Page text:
Forest-derived biopolymers lignin and cellulose are abundant, renewable, and sustainable materials that offer potential solutions to meet current and emerging societal needs. Materials research within the Renewable Bioproducts Institute (RBI) focuses on research and educational capabilities on improving manufacturing processes and developing the next generation of forest-derived products. Georgia Tech’s materials science expertise is advancing the potential of renewable, sustainable, recyclable forest-derived materials.
Nanocellulosic composites are providing viable substitutes for petroleum and plastics products used in many industry sectors. Biomaterials made from cellulose nanocrystals and cellulose nanofibrils have recently been shown to offer high-strength properties in a given environment is very important for many application. Whether it is a structural component or containment for any industrial process, and especially in the chemical process industry, corrosion or environmental degradation of materials is an important consideration.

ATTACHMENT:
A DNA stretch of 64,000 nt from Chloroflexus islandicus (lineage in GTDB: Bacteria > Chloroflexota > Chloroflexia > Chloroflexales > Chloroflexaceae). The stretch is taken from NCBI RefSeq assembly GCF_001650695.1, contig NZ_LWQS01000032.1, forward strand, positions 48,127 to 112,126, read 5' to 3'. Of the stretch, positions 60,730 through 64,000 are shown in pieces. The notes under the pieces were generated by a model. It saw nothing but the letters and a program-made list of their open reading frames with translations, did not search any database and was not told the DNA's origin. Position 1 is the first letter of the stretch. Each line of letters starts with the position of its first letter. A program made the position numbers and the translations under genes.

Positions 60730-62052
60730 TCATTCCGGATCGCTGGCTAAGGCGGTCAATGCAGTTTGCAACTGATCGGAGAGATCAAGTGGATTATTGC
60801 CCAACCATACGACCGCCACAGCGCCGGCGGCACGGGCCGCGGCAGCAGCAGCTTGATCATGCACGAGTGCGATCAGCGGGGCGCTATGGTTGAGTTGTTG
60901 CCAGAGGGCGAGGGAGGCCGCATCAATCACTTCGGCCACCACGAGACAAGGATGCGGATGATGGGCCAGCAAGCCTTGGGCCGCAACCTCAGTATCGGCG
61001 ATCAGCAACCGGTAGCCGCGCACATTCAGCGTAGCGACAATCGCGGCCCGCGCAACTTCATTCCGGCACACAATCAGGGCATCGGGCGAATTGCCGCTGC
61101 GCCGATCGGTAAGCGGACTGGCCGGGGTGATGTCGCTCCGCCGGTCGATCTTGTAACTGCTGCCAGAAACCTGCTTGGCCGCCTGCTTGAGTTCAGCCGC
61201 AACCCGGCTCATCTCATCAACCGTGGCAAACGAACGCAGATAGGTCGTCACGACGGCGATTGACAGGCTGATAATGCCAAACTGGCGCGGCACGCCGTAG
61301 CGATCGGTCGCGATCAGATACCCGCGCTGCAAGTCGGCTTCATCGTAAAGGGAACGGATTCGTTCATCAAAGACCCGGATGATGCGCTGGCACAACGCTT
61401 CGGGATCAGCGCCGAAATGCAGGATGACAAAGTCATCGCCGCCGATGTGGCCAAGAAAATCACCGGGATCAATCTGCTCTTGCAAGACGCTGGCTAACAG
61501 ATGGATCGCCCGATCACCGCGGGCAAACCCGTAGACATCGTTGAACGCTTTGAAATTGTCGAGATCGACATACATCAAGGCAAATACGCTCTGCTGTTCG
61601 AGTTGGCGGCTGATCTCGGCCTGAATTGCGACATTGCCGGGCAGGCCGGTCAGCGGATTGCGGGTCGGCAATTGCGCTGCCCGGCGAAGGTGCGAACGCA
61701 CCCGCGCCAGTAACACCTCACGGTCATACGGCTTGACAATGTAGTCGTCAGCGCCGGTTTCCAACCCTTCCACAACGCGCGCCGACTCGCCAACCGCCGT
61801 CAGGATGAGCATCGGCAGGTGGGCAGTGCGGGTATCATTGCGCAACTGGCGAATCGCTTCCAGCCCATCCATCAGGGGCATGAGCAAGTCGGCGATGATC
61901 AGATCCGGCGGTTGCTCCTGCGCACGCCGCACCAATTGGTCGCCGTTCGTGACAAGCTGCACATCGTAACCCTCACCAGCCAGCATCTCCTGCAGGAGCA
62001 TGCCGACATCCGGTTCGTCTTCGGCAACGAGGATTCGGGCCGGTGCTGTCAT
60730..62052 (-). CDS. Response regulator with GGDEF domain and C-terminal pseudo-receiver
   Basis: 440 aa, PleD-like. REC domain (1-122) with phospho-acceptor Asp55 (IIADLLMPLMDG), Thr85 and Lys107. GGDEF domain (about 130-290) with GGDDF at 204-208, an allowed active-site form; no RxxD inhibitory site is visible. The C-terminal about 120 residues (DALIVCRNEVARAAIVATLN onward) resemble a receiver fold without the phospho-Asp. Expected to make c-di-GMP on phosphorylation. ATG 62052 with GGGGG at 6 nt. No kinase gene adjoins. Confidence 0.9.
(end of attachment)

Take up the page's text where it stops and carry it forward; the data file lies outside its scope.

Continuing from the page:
Research activities of the Corrosion and Materials Chemistry Research Laboratory (CMCRL) at Georgia Tech are focused on corrosion, stress corrosion cracking, high temperature oxidation, and other forms of environmentally-induced degradation of metallic materials are pursued to make thermodynamic predictions and model corrosion processes.